End not in sight for Hanoi water shortage

By Vo Hai, Pham Chieu   October 23, 2023 | 07:16 pm PT
End not in sight for Hanoi water shortage
People at the Thanh Ha urban area in Hanoi line up to secure clean water on October 15, 2023. Photo by VnExpress/Ngoc Thanh
Delayed water supply projects, a government decree to reduce groundwater exploitation and unattractive tariffs are blamed for Hanoi's ongoing water shortages.

For the past two weeks several districts in Hanoi like Thanh Xuan, Nam Tu Liem, Thanh Oai, and Hoai Duc have experienced water shortages, forcing people to line up until 2 a.m. to secure water from trucks and tanks.

Many have been unable to take showers, while some have moved to relatives' houses or dug wells at home for water.

With the end of summer two months ago water demand in the city of 8.4 million people has declined.

Water levels in rivers like the Red, Da and Duong, its main surface water sources, have risen thanks to rain and floods upstream.

Nevertheless, the ongoing water shortage is real and cannot be resolved immediately.

Reduced groundwater exploitation

Of the 1.5 million cubic meters of water supplied to users every day, groundwater accounts for almost exactly half. However, after being exploited for decades, its levels have fallen sharply, even causing subsidence, and there is arsenic contamination.

To protect groundwater sources and ensure sustainable water supply, the government has adjusted plans for until 2030 to prioritize surface water and gradually become less reliant on groundwater.

The groundwater exploitation will be reduced gradually from 770,000 m3 now to 413,000 m3 by 2050.

Some waterworks have closed down their wells as a result. The Ha Dinh pumping station has for instance shut eight of its 17 wells, and will only supply 10,000 m3 a day until 2030, a third of its normal capacity.

By 2050 all its wells will be closed down.

The Phap Van plant, with a capacity at 30,000 m3 a day, has reduced its groundwater exploitation to only 5,000 m3, and expects to stop drawing water completely by 2030.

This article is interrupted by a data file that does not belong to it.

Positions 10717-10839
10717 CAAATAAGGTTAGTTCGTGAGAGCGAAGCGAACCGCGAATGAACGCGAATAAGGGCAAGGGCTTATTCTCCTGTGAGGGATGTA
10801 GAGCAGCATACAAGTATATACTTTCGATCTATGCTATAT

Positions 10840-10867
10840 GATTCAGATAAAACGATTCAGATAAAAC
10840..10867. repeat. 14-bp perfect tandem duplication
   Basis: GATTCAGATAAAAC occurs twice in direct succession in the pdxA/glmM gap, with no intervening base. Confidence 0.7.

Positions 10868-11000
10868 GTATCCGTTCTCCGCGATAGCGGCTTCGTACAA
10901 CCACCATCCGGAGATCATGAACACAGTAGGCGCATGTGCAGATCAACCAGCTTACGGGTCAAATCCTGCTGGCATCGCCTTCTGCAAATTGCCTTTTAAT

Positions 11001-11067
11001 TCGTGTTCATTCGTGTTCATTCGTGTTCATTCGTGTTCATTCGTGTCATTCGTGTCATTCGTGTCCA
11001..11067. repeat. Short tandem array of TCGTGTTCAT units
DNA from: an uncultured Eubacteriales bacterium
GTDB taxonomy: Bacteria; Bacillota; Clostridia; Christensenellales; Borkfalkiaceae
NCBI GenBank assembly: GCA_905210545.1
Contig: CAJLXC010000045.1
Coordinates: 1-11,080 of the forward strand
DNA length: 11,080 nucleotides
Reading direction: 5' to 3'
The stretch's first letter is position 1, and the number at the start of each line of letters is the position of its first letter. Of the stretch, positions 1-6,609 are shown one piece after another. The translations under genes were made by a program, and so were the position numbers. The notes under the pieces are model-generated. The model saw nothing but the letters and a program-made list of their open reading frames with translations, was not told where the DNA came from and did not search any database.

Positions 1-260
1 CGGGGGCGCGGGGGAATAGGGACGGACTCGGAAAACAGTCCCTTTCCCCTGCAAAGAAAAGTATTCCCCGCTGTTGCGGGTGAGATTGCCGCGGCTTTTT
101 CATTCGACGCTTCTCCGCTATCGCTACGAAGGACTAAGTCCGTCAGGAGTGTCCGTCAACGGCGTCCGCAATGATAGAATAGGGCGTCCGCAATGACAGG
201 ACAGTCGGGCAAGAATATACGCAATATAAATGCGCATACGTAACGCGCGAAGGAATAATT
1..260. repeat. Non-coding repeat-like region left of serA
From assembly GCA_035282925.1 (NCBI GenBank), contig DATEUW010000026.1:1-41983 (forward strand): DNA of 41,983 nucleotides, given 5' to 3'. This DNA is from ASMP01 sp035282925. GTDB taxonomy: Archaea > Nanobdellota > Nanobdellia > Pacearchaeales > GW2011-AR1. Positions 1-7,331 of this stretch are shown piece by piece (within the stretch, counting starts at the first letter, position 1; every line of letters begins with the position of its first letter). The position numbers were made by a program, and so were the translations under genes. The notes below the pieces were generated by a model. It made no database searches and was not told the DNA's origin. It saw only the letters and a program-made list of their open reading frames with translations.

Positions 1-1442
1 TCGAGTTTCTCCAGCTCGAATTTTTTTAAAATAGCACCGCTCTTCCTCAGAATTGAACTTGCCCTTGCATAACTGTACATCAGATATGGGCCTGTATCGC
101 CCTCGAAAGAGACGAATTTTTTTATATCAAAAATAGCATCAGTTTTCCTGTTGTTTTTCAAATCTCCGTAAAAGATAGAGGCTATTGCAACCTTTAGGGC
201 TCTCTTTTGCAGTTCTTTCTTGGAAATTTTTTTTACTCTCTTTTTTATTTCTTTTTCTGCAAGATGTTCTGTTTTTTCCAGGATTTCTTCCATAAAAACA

Delayed water projects

After reducing groundwater exploitation, Hanoi has had to compensate by using surface sources, but several water projects are delayed.

For example, the Red River Water Pumping Station in Dan Phuong District with a capacity of 300,000 m3 a day has been delayed by nearly three years.

It was supposed to become operational in the first quarter of 2021, but the city has allowed for the completion date to be pushed to the fourth quarter of 2024.

Nguyen Phuc Hoan, deputy head of the Dan Phuong urban management department, said the project is entering its final phase, with the equipment used to extract water from the Red River to be installed this month and for water treatment in December.

The places where the pipes are to be laid have not been cleared yet.

Its Da River counterpart saw its first phase completed in 2009 with a capacity of 300,000 m3 a day. The second phase to double its capacity by 2020 has not been completed to this date.

Work to increase the capacity of the Bac Thang Long-Van Tri water factory from 150,000 to 200,000 m3 a day was expected to be completed in 2018, but has not even begun.

Similarly, the Xuan Mai water factory in Hoa Binh with a capacity at 200,000 m3 a day was expected to be completed in 2020 but construction has yet to begin.

Lack of suburban water supply networks